Should an OPOL parent switch the language spoken with a child depending on who is present?

 

Question

Hi Family Language Coaches!

I wanted to ask if, in an OPOL household, it would be detrimental if a parent spoke “the other parent’s language” to the child in certain public environments.

I live in Germany and speak German natively (and English fluently). Both of my parents speak German natively, and limited English. My partner is originally from Russia, but moved here with his parents as a child. He speaks Russian natively, having always spoken it at home, German fluently, as he spent the largest part of his academic life here, and English fluently, due to school. His mother speaks English and German fluently due to work, whereas his father works at a company were the work floor language is English, so his German is limited.

My partner and I want to have kids somewhere in the next five years, and raise them using OPOL. We will continue to live here, so German will be the majority language. I am studying Russian hard, in order to speak my partner’s native language to him every once in a while, and to speak with his relatives that do not speak much/anything else.

The other day, my parents mentioned they find it rude when people speak a language other than German in public. I didn’t really agree with this, but I chatted about it with my partner during dinner later that night, and we agreed we feel speaking a language people around you do not understand is rude if you are engaged in a social interaction with those people, such as at the dinner table or in a work conference.

But then, he surprised me by saying he intends to speak German to our kids when my parents are around, and expects me to speak Russian to them when his parents are around, in order to enable a group conversation and not be rude.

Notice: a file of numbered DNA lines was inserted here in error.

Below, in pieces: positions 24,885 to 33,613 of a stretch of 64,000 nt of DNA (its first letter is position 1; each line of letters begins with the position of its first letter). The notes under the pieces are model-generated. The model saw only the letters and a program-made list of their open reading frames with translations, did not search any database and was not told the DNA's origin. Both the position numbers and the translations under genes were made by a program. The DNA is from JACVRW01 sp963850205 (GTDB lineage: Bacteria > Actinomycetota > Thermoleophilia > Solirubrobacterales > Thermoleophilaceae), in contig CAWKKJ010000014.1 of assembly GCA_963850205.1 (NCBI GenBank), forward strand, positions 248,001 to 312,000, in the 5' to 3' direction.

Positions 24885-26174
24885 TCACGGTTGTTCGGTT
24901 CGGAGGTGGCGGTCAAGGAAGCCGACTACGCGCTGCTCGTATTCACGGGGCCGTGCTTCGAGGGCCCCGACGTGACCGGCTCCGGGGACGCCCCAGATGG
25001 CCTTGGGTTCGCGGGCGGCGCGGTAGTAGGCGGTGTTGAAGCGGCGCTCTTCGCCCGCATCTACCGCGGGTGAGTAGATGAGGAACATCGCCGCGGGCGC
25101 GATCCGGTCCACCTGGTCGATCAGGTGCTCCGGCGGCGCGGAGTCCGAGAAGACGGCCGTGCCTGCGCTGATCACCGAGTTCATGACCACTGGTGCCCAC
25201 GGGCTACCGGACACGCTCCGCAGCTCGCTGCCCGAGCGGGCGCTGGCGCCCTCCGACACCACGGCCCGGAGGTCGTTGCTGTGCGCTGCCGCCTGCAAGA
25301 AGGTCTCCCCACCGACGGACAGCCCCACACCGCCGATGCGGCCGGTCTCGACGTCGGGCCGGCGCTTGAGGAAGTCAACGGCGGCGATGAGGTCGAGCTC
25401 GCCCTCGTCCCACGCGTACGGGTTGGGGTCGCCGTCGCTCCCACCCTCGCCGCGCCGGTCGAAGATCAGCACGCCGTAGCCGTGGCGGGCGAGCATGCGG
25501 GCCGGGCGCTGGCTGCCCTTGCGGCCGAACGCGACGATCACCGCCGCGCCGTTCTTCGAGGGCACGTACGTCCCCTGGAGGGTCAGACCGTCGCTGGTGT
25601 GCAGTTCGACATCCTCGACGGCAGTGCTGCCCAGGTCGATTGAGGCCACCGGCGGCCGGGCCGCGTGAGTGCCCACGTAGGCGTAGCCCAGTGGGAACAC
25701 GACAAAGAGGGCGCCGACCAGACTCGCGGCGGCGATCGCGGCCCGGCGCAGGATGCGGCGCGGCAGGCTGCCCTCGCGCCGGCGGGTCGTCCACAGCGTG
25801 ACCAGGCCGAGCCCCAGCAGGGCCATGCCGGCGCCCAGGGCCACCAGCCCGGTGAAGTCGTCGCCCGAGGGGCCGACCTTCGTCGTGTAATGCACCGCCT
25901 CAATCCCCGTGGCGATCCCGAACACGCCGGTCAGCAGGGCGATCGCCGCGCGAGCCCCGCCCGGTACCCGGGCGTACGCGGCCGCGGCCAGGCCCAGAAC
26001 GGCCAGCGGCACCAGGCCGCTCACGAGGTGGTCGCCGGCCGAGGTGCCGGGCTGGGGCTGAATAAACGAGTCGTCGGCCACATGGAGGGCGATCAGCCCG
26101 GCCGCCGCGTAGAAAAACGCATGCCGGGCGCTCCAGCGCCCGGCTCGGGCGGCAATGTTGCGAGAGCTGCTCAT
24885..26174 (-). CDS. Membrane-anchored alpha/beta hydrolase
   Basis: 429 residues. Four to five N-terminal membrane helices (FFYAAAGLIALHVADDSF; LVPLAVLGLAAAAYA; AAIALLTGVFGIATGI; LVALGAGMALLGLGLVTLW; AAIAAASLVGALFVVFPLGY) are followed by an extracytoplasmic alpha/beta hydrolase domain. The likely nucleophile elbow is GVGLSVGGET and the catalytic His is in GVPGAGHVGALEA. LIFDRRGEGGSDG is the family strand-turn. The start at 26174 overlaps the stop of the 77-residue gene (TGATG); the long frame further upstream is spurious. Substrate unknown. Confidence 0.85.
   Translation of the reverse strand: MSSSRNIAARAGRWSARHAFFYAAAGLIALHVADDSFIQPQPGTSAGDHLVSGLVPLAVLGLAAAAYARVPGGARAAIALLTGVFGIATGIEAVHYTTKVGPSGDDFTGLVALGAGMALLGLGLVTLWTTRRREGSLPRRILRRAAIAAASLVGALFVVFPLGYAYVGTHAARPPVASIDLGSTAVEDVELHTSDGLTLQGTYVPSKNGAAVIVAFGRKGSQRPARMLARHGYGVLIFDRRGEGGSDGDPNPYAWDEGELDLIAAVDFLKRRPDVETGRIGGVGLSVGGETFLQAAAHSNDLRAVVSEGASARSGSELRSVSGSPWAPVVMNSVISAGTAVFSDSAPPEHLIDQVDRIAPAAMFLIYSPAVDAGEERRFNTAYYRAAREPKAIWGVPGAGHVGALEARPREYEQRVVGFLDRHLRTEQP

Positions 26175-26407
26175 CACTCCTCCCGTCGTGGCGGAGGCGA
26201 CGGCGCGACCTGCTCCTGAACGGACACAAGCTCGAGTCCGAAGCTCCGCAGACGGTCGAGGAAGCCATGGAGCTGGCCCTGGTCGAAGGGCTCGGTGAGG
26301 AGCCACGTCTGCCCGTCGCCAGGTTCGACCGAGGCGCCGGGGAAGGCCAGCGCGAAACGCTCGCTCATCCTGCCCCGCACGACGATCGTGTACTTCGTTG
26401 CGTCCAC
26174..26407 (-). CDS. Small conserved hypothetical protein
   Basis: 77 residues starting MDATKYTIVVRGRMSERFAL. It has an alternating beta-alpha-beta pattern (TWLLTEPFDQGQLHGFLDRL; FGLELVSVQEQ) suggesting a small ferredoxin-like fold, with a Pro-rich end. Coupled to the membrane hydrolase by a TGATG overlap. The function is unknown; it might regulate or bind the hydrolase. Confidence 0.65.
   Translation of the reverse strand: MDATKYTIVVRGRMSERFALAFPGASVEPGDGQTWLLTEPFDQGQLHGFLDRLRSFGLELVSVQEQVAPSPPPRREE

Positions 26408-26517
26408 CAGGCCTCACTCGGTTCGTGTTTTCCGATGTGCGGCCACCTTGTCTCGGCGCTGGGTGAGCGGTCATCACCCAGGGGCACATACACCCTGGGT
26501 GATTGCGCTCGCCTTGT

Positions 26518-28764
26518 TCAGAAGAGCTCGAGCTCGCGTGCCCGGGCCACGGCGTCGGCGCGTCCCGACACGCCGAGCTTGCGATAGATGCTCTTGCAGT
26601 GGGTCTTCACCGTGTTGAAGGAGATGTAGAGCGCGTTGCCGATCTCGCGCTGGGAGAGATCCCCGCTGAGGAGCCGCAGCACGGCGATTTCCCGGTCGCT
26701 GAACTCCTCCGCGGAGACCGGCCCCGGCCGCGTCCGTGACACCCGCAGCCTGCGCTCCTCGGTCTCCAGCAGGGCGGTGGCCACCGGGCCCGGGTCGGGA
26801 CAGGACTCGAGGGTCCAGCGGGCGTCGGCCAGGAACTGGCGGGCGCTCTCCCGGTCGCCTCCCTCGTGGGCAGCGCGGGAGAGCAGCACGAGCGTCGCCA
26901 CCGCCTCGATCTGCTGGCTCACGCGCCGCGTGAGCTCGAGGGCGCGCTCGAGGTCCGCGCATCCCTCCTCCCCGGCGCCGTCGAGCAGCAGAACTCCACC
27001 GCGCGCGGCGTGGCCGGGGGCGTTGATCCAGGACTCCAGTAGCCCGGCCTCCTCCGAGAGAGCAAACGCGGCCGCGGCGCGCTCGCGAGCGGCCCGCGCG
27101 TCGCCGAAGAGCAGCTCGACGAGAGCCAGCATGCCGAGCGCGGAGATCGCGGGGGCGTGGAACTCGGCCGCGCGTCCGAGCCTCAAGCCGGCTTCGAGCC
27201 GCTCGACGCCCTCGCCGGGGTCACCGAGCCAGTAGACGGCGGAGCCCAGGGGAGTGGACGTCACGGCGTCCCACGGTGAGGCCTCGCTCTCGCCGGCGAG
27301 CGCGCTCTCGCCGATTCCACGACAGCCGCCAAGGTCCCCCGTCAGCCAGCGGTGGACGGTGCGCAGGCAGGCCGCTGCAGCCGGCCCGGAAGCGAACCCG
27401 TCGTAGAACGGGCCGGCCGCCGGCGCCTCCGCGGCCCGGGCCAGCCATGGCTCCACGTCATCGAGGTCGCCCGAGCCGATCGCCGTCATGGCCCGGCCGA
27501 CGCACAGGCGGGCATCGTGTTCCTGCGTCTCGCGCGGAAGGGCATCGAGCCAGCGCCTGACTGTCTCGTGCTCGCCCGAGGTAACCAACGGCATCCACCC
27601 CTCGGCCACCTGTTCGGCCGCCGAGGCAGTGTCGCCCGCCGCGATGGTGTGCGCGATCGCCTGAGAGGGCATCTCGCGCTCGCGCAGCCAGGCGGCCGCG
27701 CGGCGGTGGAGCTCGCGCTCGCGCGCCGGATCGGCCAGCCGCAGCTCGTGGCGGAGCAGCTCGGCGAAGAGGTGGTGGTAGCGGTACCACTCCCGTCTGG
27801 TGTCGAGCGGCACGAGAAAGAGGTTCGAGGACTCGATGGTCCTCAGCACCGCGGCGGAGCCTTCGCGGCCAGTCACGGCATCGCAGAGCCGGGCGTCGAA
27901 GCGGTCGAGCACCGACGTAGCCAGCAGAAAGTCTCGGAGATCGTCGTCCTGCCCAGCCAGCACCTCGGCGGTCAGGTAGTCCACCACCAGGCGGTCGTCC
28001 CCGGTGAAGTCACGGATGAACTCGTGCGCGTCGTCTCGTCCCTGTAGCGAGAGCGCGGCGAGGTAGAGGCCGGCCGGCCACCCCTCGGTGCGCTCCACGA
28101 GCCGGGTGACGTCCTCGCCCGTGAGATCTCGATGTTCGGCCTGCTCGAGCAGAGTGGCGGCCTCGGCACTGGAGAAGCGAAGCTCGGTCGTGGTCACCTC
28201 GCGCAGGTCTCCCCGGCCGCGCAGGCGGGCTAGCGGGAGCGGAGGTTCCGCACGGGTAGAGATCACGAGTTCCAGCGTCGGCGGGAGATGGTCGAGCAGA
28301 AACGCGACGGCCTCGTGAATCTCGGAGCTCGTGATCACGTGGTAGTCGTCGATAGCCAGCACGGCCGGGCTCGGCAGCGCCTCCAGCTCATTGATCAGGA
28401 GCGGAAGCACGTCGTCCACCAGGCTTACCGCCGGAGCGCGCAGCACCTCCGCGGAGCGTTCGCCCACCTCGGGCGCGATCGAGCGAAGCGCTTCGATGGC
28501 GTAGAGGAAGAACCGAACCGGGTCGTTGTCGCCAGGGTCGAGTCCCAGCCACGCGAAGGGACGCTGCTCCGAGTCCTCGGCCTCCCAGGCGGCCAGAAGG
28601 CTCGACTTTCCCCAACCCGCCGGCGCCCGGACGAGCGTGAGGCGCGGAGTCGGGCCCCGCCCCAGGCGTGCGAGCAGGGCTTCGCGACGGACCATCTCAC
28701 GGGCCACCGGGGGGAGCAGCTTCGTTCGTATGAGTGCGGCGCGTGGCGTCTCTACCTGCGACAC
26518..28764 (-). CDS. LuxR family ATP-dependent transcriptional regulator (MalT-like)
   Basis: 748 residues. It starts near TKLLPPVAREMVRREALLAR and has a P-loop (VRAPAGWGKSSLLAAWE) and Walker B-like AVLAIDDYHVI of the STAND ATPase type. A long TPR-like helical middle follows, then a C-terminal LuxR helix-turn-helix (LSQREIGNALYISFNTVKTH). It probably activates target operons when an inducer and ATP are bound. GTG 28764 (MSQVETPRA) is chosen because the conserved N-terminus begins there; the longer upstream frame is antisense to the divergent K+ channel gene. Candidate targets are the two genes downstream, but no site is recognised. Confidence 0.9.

I do not know how to feel about this. I have learned, reading your site among others, that when using OPOL, the parents should not show the child they speak the “other” language, especially not the minority parent. I am concerned switching when around our respective parents-in-law would cause trouble in the children’s bilingualism (and then I’m not even touching on the oddity of speaking a language we are not native/culturally at home in to our children). However, I understand it is sometimes handier/more polite to do so.

What do you think? Thank you so much for your time!
Mex

Answer

Dear Mex

Thank you for your question about choosing the languages you should speak in different situations with your future kids. I commend you for thinking and discussing about this topic ahead of time, as it will make things so much easier later.

One parent, one language (OPOL) is the obvious choice for you, with you speaking German and your husband speaking Russian with your children. Your setup will be made all the easier by the fact that your husband already knows German and you are picking up Russian, so there will never be a situation where one you would feel left out of the discussion.

I know that some people, just like your parents, can find it odd, or even rude, for others to speak a language other than the community language when in public. I would politely question this thought – if your parents were to go on holiday to Spain, what would they do? Would they stay silent in public as they do not know the country’s language? Of course, it is important to be polite in any social situation, but I can really see no reason for a blanket ban on speaking different languages in the public.